Cast: Rahul Bagga, Geetika Tyagi, Reema Worah, Rajesh Sharma, Neeraj Sood, Vinod Nahardih, Chittaranjan Tripathy, Sanjiv Chopra
Director: Chittaranjan Tripathy
Runtime: 110 mins
It was probably meant to be quirky but this one is totally bereft of sense and sensibility to be that. In fact this is merely a hideous indulgence without any saving grace to help lighten the experience.
Two painters Rajan (Rahul Bagga) and Kamini (Geetika Tyagi) have a tempestuous relationship going-which sees them breaking-up and coming together as frequently as one changes one’s underwear. Rajan can only paint nudes and he takes it as an affront and decides to try some other context –but he is unsuccessful. So he is basically living off Kamini’s earnings. She is successful enough to earn them a swish shelter in the city and take care of their living expenses. Right in the middle of one of their break-ups Rajan gets kidnapped by a bridegroom seeking family of goons and is forcibly married to someone whose markings are close enough to that of Hidimba. He manages to flee from their clutches and lands back at his girl-friend’s abode repentant and just a little sheepish but it doesn’t take long for another spoke in the wheel to disrupt their togetherness. this time though, it appears that the disenchantment is for keeps. Rajan moves on and finds himself a lusty paramour whose father is a encounter cop. And just when Rajan is all ready to claim love for his new consort, Kamini returns – that too in the middle of a crazy run around in a home where the electricity has just gone out. And it’s pure bedlam thereafter.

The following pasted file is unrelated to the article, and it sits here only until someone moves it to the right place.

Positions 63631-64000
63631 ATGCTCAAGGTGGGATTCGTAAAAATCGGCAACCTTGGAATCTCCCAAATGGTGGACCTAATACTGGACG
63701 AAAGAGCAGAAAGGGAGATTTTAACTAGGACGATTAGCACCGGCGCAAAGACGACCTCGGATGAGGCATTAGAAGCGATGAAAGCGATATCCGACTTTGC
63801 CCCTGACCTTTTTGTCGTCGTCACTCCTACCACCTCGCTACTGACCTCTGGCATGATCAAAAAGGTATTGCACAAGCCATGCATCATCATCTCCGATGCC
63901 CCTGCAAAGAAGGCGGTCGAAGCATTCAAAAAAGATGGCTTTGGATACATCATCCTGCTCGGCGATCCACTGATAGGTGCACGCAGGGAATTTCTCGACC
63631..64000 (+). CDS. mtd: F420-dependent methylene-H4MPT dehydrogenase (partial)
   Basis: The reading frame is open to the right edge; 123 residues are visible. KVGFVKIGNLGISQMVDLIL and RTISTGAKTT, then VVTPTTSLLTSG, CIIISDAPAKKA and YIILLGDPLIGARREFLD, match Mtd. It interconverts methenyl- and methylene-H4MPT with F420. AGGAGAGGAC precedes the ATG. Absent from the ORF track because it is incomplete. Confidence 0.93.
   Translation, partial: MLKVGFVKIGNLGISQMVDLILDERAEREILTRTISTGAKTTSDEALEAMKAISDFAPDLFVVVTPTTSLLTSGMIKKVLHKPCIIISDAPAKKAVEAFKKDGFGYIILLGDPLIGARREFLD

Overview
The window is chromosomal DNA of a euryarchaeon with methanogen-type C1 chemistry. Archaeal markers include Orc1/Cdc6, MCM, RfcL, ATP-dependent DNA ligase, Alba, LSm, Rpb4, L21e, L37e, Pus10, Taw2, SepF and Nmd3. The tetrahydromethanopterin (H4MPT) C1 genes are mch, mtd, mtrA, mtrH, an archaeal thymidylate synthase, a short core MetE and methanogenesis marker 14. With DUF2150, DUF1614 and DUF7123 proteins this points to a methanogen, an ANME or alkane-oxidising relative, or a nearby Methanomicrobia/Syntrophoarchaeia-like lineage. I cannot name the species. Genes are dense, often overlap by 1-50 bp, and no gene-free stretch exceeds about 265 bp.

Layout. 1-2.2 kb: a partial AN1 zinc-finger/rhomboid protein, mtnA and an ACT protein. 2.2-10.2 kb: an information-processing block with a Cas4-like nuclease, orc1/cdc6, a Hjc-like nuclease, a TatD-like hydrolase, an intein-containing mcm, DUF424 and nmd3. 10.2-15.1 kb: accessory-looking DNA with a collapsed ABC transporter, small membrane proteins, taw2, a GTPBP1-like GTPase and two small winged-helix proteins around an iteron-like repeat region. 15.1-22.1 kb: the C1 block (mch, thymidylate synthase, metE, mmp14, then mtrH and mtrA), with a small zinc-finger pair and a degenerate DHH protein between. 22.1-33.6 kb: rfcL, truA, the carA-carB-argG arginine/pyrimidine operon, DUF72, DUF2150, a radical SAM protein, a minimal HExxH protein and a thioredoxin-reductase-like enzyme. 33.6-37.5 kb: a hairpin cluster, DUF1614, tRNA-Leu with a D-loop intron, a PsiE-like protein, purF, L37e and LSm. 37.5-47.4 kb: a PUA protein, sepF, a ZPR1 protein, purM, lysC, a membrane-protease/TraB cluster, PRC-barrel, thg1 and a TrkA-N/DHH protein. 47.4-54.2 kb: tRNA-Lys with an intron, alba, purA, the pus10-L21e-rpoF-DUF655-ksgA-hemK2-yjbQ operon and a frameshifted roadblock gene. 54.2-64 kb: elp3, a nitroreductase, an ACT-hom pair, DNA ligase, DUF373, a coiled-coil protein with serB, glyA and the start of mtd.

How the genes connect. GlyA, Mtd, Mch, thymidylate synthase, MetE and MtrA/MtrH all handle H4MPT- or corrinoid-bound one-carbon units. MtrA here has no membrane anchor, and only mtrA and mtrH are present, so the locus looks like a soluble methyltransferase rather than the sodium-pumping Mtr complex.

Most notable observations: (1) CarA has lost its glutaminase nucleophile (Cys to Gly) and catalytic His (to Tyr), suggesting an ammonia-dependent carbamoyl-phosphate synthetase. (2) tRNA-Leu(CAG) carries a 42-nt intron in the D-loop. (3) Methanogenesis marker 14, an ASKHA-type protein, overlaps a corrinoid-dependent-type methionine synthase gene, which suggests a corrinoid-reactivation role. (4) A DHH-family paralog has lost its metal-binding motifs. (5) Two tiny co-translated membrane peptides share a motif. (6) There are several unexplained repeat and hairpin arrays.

The characters and their motivations don’t stick at all. the idea that Shani and Mangal , the determinants of human fate, are the ones playing havoc with Rajan and Kamini’s lives, is quite unpalatable. And that’s because the entire set-up is shoddily enacted and haphazardly structured. Neither performances nor songs matter here. Even so they are pretty much on the level of mediocrity. There’s nothing to laugh about especially since the writing is laboured and the helming is quite ham handed. Throughout the film the heroine sports dark glasses with the corny explanation that she met with an accident which rendered her ‘day’ sight blurred and her ‘night’ ones , perfect. Contrivance or convenience one may well ask? Can’t be bothered I say!